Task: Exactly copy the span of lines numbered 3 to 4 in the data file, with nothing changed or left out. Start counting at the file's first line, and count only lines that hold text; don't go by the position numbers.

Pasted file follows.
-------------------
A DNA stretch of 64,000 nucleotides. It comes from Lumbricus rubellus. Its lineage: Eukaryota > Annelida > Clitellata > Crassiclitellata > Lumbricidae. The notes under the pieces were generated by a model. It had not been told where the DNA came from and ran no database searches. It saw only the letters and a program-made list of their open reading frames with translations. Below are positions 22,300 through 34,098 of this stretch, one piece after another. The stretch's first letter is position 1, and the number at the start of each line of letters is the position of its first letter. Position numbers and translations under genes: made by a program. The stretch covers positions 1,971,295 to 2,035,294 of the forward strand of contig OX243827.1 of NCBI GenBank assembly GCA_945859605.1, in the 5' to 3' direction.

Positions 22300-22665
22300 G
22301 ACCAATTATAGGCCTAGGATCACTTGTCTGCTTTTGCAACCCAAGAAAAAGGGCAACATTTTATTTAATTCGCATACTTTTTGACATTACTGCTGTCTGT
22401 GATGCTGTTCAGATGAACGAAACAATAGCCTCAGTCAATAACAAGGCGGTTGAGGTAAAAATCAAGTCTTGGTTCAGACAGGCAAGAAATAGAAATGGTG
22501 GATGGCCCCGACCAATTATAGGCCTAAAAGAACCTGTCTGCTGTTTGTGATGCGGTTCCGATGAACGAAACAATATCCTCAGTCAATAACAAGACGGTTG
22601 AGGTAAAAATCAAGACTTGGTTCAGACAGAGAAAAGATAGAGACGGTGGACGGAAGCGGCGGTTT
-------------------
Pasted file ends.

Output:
22300 G
22301 ACCAATTATAGGCCTAGGATCACTTGTCTGCTTTTGCAACCCAAGAAAAAGGGCAACATTTTATTTAATTCGCATACTTTTTGACATTACTGCTGTCTGT